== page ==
Epidemiology and Biology of Multiple Myeloma
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Epidemiology and Biology of Multiple Myeloma

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G. Iris Obrams
370 g
242x170x11 mm

The most striking epidemiologic finding of multiple myeloma is that it afflicts blacks twice as often as whites. This book comprises papers dealing with this trend, prepared at a workshop sponsored by the National Cancer Institute. Differences in immunologic and risk factors between blacks and whites, the origins of the malignancy, and directions for further research are discussed.
Descriptive and Analytical Epidemiology of Multiple Myeloma.- Descriptive Epidemiology of Multiple Myeloma.- Epidemiologic Studies of Multiple Myeloma: Occupational and Radiation Effects.- Multiple Myeloma in Iowa Farmers.- Risk of Multiple Myeloma, Allergies and Agricultural Exposures.- Leads for Future Studies from a Case-Control Study of Occupational Exposures and Multiple Myeloma in Denmark.- Familial and Genetic Associations.- Black/White Differences in Risk of Multiple Myeloma.- Racial Variations in Immune Function and Hematological Parameters: Description of Study Design and Objectives.- The Influence of Race on T-Cell Subset Distributions.- Investigating Risk Factors for Multiple Myeloma among Black and White Americans.- Race and Socioeconomic Status Differences in Multiple Myeloma Survival.- Use of Veterans Administration Data to Identify Possible Risk Factors for Multiple Myeloma among Blacks and Whites.- Multiple Myeloma in Sub-Sahara Africa.- Monoclonal Gammopathies and Multiple Myeloma.- Case Definition: Issues Related to Monoclonal Gammopathies and Multiple Myeloma.- The Frequency of Monoclonal Gammopathy of Unknown Significance in Black and Caucasian Veterans in a Hospital Population.- Racial Differences in the Expression of Shared Idiotypes by Paraproteins from Patients with Monoclonal Gammopathies.- Etiologic Hypotheses.- Is Chronic Antigenic Stimulation Etiologically Related to Multiple Myeloma?.- The Etiology of Multiple Myeloma: A Role for Viruses?.- Clinical Studies.- Biology of Multiple Myeloma - An Overview.- Open Discussion on the Biology of Multiple Myeloma. Chairman's Introductory Remarks.- In Vitro Studies Provide Evidence that Multiple Paracrine Loops may be Operating in Multiple Myeloma.- The Origin of Bone Marrow Plasma Cells.- Cytogenetic Abnormalities in Multiple Myeloma.- Multiple Myeloma Evolves from a Malignant Hematopoietic Stem Cell.- Amylase-Producing Multiple Myeloma.- Experimental Studies.- The C57BL/KaLwRij Mouse Model of B-Cell Proliferative Disorders. Is there a relationship between benign monoclonal gammapathy and multiple myeloma?.- Louvain Rats and Their Immunocytomas.- Induced Plasmacytoma Formation in Mice.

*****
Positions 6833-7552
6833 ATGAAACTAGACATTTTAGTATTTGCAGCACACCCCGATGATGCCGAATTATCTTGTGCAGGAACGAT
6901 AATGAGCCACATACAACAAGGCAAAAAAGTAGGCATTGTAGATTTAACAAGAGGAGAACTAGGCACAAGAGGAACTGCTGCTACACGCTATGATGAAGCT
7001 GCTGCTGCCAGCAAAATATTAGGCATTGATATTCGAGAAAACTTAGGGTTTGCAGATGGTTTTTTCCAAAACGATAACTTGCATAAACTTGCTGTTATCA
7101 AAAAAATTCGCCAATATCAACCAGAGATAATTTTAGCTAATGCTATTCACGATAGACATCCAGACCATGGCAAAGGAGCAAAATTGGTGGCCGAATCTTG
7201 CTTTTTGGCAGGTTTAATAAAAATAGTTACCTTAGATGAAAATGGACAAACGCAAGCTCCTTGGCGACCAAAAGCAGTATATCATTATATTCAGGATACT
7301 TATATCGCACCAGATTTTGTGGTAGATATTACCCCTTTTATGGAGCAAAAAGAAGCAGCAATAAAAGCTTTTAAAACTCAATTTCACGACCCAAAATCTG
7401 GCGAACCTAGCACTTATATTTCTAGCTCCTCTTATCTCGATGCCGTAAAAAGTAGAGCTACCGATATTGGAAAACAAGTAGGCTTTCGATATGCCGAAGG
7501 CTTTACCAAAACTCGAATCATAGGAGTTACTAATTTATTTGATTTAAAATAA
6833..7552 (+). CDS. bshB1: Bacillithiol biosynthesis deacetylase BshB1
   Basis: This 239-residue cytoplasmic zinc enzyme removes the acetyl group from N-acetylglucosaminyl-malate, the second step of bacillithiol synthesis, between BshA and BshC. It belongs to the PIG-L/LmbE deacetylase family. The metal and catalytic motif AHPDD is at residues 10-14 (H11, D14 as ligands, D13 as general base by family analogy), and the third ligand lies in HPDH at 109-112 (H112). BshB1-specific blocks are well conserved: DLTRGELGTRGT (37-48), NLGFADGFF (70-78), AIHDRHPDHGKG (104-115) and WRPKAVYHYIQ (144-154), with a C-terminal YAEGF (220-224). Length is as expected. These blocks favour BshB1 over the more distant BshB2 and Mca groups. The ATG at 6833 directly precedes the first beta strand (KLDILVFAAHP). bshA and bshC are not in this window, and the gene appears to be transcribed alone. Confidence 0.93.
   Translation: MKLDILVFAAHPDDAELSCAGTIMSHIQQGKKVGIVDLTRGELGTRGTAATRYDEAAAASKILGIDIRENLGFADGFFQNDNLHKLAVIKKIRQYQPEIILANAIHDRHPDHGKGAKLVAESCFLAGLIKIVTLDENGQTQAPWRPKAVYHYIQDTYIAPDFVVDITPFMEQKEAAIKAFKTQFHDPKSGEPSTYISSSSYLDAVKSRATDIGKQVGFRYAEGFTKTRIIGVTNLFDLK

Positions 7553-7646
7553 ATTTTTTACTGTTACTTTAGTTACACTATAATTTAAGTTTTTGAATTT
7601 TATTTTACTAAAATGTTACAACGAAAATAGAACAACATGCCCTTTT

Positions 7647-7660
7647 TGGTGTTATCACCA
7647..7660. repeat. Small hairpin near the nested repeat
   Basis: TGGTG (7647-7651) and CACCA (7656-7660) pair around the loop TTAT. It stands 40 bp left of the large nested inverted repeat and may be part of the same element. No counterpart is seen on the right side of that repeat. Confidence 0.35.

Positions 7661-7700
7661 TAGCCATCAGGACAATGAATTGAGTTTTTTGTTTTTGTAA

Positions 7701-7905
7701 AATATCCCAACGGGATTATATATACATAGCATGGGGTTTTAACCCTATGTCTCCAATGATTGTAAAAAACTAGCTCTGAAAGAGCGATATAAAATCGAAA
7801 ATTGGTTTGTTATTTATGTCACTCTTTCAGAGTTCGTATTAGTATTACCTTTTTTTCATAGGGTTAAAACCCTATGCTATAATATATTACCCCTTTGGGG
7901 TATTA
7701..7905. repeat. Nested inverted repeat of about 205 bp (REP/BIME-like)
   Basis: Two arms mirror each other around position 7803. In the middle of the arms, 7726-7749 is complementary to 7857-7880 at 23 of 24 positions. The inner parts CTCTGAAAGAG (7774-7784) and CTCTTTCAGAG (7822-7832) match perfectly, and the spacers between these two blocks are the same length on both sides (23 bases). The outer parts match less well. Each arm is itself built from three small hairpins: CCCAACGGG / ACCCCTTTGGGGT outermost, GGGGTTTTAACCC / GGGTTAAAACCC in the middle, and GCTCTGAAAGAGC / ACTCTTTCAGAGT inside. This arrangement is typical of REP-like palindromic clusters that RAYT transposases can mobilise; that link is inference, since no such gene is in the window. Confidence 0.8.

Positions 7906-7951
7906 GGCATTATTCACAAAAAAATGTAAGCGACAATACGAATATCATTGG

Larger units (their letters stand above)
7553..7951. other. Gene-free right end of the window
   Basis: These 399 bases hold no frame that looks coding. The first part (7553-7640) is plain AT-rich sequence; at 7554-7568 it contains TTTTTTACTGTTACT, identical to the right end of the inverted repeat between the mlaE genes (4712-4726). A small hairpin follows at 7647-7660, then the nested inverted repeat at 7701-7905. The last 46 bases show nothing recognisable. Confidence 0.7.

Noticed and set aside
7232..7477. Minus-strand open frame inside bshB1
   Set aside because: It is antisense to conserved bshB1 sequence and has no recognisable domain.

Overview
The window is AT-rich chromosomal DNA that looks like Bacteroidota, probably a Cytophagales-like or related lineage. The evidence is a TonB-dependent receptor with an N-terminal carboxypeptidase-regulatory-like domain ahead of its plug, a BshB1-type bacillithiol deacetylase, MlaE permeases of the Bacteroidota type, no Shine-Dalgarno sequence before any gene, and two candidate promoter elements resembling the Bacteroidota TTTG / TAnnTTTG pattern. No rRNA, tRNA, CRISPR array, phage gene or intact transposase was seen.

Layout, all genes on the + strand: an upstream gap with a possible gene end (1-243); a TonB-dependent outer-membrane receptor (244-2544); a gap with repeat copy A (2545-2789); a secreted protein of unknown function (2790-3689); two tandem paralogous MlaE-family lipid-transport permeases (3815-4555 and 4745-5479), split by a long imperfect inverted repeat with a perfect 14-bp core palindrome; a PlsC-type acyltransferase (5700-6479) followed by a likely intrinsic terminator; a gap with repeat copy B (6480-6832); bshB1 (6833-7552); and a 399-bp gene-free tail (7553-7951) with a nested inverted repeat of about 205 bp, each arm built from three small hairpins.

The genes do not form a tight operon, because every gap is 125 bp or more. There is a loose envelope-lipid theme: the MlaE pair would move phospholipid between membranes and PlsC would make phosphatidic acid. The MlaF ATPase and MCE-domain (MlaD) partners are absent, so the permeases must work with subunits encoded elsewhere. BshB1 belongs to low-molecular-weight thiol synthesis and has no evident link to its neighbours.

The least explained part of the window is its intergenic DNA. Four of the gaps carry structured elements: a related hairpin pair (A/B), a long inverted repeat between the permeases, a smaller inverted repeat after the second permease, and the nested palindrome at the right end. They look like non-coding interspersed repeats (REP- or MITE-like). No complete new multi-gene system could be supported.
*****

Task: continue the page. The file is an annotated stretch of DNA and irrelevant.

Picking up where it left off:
On March 27, 1990, the National Cancer Institute sponsored a workshop on the epidemiology of multiple myeloma, held at the National Institutes of Health. This book comprises articles prepared by participants in this work shop. Discussed in these papers are: the descriptive and analytic epidemi ology, differences in risk factors between blacks and whites, monoclonal gammopathies and their progression, and hypotheses regarding the etiology and pathogenesis of multiple myeloma. Several epidemiologic research areas received particular attention during this workshop, and are reviewed in detail in this volume. There have been striking increases in the incidence of multiple myeloma over the past thirty years, especially among older individuals and blacks, which may not be entirely explained by changes in diagnostic capabilities. Occupational and environmental exposures have been associated with an increased risk of multiple myeloma, including farming exposures, occupational exposure to petroleum and rubber processing, exposure to ionizing radiation, and asso ciations with persistent virus infections. The most striking epidemiological finding is reflected in the differences in incidence rates of multiple myeloma which are twice as high in blacks as compared with whites. Further, since 1950 the mortality rates for multiple myeloma have quadrupled in blacks while doubling for whites. Among hematopoietic malignancies, multiple myeloma is the only one with increased incidence and mortality rates among blacks. 1vo major possibilities for explaining ethnic/racial differences in suscepti bility to multiple myeloma are genetic and environmental factors.